[TYPES/announce] Call for Remote Hackathon Participation at SoTeSoLa
rlaemmel at gmail.com
Wed Aug 15 22:27:36 EDT 2012
The hackathon on software mining, software reverse/re-engineering should
also benefit from some (remote) participants who care about types and
related areas such as static and dynamic software analysis. Please have a
look and join us for this fun-oriented research event this summer, in fact,
next week. Thanks and regards, Ralf Lämmel
Call for Remote Hackathon Participation at SoTeSoLa
On 20 and 22 Aug, starting 5:55pm, CEST, SoTeSoLa will run an open
Hackathon on software mining and reverse/re-engineering, for which remote
participation is endorsed.
Reverse and Re-engineering are established areas in software engineering
and computer science. Reverse engineering is meant in a broad sense to
include software mining, fact extraction, software visualization,
vocabulary mining, analysis of language usage, architecture recovery, etc.
Re-engineering is also meant in a broad sense to include, for example,
program refactoring, wrapping, dead-code elimination, language migration,
database re-engineering, and other forms of software evolution. There exist
numerous methods and tools out there. There have been various efforts to
integrate the related body of knowledge in textbooks, online resources, and
otherwise. At SoTeSoLa, such integration will be continued in the form of a
hackathon with on-site and remote participation.
During the hackathon, the participants exercise methods and tools of
interest in reverse/re-engineering/software mining experiments. In order to
focus efforts, to enable diverse experiments, and to stimulate synergies,
the experiments target the software chrestomathy of the 101companies
project, which is available as a git repository 101repo of source code and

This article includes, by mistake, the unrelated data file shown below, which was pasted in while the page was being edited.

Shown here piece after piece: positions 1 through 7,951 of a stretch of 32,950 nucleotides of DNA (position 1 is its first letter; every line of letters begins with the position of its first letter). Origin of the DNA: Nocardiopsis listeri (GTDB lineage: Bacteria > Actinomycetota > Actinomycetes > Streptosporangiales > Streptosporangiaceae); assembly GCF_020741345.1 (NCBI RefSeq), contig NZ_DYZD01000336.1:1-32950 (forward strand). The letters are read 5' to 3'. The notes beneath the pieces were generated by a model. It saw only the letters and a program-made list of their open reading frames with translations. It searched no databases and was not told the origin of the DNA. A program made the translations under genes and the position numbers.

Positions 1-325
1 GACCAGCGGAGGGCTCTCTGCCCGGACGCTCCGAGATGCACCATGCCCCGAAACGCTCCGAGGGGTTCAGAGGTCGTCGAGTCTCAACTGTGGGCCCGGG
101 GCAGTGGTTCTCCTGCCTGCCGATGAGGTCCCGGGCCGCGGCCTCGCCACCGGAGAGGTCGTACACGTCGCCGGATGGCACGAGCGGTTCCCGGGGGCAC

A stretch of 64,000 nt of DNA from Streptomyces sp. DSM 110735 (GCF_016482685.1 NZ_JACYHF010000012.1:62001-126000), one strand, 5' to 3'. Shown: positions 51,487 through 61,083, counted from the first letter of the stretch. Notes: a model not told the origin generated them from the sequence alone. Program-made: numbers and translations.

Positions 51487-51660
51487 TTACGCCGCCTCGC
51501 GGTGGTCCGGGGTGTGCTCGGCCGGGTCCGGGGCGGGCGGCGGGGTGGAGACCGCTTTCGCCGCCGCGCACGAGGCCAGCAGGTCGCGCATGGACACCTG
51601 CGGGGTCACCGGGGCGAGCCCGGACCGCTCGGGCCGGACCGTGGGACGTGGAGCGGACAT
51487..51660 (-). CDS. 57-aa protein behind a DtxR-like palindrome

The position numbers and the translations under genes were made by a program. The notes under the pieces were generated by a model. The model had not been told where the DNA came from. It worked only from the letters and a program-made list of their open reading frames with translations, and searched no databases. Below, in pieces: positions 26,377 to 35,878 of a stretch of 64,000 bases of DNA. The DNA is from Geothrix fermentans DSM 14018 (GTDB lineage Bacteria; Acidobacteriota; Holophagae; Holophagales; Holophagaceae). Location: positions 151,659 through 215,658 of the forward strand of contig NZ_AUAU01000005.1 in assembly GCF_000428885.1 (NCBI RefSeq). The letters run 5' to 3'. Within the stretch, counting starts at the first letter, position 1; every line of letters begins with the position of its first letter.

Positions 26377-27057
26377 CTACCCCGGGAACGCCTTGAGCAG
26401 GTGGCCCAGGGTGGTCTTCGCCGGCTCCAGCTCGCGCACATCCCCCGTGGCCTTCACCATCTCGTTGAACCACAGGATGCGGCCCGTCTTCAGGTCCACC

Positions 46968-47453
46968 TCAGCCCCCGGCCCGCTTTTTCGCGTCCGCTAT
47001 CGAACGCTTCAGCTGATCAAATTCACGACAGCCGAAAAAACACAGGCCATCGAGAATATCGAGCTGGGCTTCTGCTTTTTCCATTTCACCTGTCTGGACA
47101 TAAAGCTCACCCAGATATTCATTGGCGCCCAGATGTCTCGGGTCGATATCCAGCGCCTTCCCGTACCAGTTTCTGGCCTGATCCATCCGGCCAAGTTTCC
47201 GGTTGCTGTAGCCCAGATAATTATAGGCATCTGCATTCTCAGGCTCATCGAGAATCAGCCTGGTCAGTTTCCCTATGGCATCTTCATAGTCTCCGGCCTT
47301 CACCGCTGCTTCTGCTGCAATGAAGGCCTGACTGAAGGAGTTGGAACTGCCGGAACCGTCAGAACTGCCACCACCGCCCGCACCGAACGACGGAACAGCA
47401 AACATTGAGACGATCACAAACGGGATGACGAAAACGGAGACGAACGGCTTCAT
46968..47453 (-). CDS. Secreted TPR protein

as dumps and resources 101data of extracted facts. The participants will
typically target specific 101implementations or sets thereof, specific
technologies (such as EF, JAXB, Hibernate, Ant, or Make), and specific
languages (such as Java, Haskell, or C#). Such selection should help in
demonstrating efficiently the methods and tools of interest. The
expectation is that the hackathon produces a corpus of samples, which may
be useful, for example, in teaching software mining, reverse and
re-engineering, or as a benchmark or a point of reference in these areas of
research. Some ilustrations and various helpful pointers are available (see
the resource section of the website).
On Monday, 20 Aug, the focus is on reverse engineering and specifically
software mining; on Wedneday, 22 Aug, the focus is on re-engineering,
hackathonists are welcome to reverse/re-engineer/mine software at all
times, though. At the beginning of the hackathon, Vadim Zaytsev gives a
presentation to explain the hackathon concept. This presentation will be
recorded and broadcasted for remote participants. Remote participants can
connect with on-site participants via Google Hangout and Skype. Hackathon
teams with interesting results can give a short presentation in a
designated session on the next day of the SoTeSoLa program.
1. Register through Hackathon web site.
2. Receive Hackathon latest instructions before hackathon onsite, via
Google Hangout, or YouTube.
3. Join in over Google Hangout or Skype during the hackathon.
4. Submit code and documentation, e.g., via GitHub.
5. Optionally, present during a designated SoTeSoLa session next day.
All registered teams compete for the SoTeSoLa Hackathon award funded by
Google. The winner will be selected by a committee that is formed at the
school drawing from speakers and other senior community members present at
the school. The presentation at the beginning of the hackathon provides
advice on how to compete for the award. SoTeSoLa is a fun-oriented research
Jean-Marie Favre (Research 2.0 Chair)
Ralf Laemmel (General Chair, SoTeSoLa)
Vadim Zaytsev (Hackathon Coordination)
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